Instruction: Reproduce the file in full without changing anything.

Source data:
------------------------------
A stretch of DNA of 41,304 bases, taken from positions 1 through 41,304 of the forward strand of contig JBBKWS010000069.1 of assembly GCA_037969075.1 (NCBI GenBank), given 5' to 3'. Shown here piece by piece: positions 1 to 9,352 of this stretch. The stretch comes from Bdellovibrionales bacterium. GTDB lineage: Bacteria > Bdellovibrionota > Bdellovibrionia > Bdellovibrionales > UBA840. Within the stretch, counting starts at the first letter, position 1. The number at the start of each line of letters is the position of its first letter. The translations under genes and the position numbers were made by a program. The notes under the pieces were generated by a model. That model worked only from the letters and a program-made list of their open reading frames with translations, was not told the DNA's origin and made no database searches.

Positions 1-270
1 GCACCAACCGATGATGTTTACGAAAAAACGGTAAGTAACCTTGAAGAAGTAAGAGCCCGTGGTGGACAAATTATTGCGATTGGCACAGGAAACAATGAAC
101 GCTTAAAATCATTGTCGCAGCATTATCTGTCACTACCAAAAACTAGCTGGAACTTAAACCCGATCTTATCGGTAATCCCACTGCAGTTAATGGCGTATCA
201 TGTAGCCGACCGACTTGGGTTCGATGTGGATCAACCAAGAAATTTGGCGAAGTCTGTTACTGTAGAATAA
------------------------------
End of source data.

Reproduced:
A stretch of DNA of 41,304 bases, taken from positions 1 through 41,304 of the forward strand of contig JBBKWS010000069.1 of assembly GCA_037969075.1 (NCBI GenBank), given 5' to 3'. Shown here piece by piece: positions 1 to 9,352 of this stretch. The stretch comes from Bdellovibrionales bacterium. GTDB lineage: Bacteria > Bdellovibrionota > Bdellovibrionia > Bdellovibrionales > UBA840. Within the stretch, counting starts at the first letter, position 1. The number at the start of each line of letters is the position of its first letter. The translations under genes and the position numbers were made by a program. The notes under the pieces were generated by a model. That model worked only from the letters and a program-made list of their open reading frames with translations, was not told the DNA's origin and made no database searches.

Positions 1-270
1 GCACCAACCGATGATGTTTACGAAAAAACGGTAAGTAACCTTGAAGAAGTAAGAGCCCGTGGTGGACAAATTATTGCGATTGGCACAGGAAACAATGAAC
101 GCTTAAAATCATTGTCGCAGCATTATCTGTCACTACCAAAAACTAGCTGGAACTTAAACCCGATCTTATCGGTAATCCCACTGCAGTTAATGGCGTATCA
201 TGTAGCCGACCGACTTGGGTTCGATGTGGATCAACCAAGAAATTTGGCGAAGTCTGTTACTGTAGAATAA